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I often spend my first cup of coffee listening to Q on CBC. Yesterday, Jian was joined by food writer Francis Lam. They discussed shark’s fin soup in light of California’s move to ban finning, in the context of the ban being attacked as racist. Whether you’re familiar with this Chinese delicacy or not, both Francis’ article on the matter and Q segment are worth checking out.

My quick answer: seriously? People think this is racist?!

More extensively, in my letter that was read on Q today:

I’ve joked with my partner that should we marry and celebrate with a “traditional” Chinese banquet, there would be no way shark fin soup would be served. Firstly – from a purely gastronomical perspective, shark fin is tasteless: it is the broth that makes the soup. But more importantly, the environmental and ethical implications of shark finning simply can’t be justified for gastronomically boring dishes that have no purpose except acting as a status symbol. (At least foie gras is tasty.)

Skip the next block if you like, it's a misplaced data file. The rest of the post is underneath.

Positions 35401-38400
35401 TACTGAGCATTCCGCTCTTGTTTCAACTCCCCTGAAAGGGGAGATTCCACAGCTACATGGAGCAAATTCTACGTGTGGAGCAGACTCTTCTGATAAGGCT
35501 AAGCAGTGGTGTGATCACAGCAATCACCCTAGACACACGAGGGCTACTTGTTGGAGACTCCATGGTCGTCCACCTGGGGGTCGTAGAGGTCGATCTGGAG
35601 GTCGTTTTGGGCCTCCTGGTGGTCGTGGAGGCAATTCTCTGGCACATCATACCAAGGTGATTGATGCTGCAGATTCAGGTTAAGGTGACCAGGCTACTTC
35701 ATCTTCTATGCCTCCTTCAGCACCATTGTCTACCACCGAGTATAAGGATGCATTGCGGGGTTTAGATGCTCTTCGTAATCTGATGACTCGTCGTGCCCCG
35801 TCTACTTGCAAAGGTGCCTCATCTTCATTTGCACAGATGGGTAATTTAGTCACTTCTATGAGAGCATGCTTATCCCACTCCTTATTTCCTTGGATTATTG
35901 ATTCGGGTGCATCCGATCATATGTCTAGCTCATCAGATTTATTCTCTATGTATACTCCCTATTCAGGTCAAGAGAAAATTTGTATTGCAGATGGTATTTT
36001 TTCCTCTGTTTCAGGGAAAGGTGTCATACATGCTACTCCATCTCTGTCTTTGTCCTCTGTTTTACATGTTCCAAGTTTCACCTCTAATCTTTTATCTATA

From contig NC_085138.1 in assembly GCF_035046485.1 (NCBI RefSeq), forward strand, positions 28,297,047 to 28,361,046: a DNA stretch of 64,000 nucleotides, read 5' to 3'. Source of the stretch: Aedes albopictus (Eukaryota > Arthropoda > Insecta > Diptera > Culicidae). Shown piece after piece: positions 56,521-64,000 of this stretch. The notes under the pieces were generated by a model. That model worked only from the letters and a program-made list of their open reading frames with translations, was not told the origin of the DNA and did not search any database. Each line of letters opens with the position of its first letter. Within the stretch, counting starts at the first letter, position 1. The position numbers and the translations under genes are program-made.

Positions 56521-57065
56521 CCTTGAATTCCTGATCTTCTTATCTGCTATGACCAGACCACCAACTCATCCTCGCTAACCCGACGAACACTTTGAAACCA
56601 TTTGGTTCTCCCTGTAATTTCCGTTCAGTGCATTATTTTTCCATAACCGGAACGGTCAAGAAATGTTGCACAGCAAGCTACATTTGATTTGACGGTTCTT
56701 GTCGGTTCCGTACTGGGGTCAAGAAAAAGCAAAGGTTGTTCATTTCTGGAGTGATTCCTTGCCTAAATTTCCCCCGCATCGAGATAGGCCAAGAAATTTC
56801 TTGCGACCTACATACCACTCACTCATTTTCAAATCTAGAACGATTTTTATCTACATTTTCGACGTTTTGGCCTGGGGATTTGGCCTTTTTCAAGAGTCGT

Culture and tradition are often used as arguments against change. Take flowers, for example. Most brides will insist on spending hundreds (if not thousands) of dollars on floral arrangements without realising (or if realising, then without caring about) the ethical and environmental implications of the cut flower industry. And how many know the historical significance of the bouquet? Brides carried flowers to mask  their own odor while walking down the aisle because showers were only an annual event! Certainly this is no longer necessary.

We desperately need to take issues of sustainability to heart – to be as deeply influenced by these values as we are by cultural ones.

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